Boy, crispy bacon… spicy Mexican chorizo sausage… cheese… I could actually just have these bacon-wrapped Mexican potatoes for dinner. By themselves. Nothing else. Just give me a platter of them and check on me in 15 minutes to see if I need more. They’re like grilled potato skins taken to a whole new level.
I love the spicy kick from chorizo. But, if you don’t, you can easily change these potatoes up to be a little more mellow by making them Italian-style. Substitute crumbled cooked mild Italian sausage for the chorizo, mozzarella for the queso fresco, and sour cream for the crema. Excellent!
Fresh chopped green onions or cilantro, for garnish
Preheat your oven to 425 F.
Brush potatoes with oil and season with salt and pepper. Place on a foil-lined baking sheet and roast until tender, 20-30 minutes. Remove and let cool.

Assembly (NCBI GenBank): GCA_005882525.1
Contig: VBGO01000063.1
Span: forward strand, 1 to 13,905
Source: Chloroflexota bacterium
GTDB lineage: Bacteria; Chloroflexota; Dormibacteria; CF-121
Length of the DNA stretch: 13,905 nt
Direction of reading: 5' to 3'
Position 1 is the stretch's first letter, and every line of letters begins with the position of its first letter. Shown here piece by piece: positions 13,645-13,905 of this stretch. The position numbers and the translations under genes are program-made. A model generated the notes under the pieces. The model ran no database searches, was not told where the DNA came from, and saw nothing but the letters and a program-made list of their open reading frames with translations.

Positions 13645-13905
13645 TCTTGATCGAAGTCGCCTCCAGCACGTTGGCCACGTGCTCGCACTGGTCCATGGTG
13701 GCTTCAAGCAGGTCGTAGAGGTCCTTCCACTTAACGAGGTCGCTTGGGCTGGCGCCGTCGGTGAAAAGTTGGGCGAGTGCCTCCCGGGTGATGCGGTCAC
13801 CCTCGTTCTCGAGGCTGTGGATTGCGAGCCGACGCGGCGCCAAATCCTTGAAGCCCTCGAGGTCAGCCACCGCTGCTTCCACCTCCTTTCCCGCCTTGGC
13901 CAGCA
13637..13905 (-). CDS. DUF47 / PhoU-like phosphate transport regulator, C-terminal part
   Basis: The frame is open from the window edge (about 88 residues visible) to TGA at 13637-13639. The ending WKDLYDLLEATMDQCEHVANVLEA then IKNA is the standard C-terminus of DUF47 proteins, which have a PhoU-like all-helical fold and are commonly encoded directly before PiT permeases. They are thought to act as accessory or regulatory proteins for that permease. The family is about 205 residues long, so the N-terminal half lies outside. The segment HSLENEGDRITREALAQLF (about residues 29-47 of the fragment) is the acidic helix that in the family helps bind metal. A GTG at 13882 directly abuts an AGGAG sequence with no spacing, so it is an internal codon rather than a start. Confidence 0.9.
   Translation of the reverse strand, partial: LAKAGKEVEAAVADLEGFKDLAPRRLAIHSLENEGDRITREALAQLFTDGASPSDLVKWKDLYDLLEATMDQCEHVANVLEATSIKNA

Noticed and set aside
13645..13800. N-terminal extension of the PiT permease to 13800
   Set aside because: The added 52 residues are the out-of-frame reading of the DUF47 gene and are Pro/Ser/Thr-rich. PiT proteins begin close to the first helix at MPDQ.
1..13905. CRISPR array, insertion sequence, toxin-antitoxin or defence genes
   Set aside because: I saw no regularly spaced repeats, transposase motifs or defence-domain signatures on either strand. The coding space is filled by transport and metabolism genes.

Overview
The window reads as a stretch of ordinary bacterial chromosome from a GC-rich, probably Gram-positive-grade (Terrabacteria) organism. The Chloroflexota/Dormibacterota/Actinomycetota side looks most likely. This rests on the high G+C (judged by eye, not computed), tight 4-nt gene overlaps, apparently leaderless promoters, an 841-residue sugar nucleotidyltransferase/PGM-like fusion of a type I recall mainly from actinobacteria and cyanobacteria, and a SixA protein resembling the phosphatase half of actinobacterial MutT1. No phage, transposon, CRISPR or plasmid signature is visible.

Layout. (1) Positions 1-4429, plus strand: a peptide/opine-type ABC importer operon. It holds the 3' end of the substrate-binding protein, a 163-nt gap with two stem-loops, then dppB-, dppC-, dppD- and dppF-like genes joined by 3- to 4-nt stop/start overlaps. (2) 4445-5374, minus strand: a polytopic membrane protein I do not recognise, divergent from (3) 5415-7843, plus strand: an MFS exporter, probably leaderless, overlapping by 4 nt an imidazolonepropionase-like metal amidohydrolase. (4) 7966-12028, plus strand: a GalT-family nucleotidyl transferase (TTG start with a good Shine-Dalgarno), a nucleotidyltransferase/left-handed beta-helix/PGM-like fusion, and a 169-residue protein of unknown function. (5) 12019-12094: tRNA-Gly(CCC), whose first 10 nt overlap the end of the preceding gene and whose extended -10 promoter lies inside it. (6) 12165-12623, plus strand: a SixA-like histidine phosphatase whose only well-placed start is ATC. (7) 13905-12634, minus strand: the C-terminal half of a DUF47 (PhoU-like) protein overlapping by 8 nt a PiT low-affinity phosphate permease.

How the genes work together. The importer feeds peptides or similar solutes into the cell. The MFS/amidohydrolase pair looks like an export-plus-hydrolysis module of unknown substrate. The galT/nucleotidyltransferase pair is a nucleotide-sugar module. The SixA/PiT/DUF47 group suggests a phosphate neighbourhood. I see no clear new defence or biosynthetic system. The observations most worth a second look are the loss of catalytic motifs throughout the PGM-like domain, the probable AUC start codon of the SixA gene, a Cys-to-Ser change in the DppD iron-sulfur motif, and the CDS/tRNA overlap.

Fire up your grill for indirect cooking (you can also make these in the oven, so keep your oven going if you're going to cook these indoors).
Meanwhile, crumble the chorizo into a medium skillet over medium-high heat. Cook until browned. Remove from heat. Note: You want to get the chorizo fairly well crumbled. If you are having trouble doing so, just let the cooked chorizo cool a bit then pulss a few times in a food processor.
Cut just enough of the bottom of each potato so that they can stand up straight. Then cut just enough off the top so you can scoop them out. Take a small mellon baller or spoon and spoon out the insides.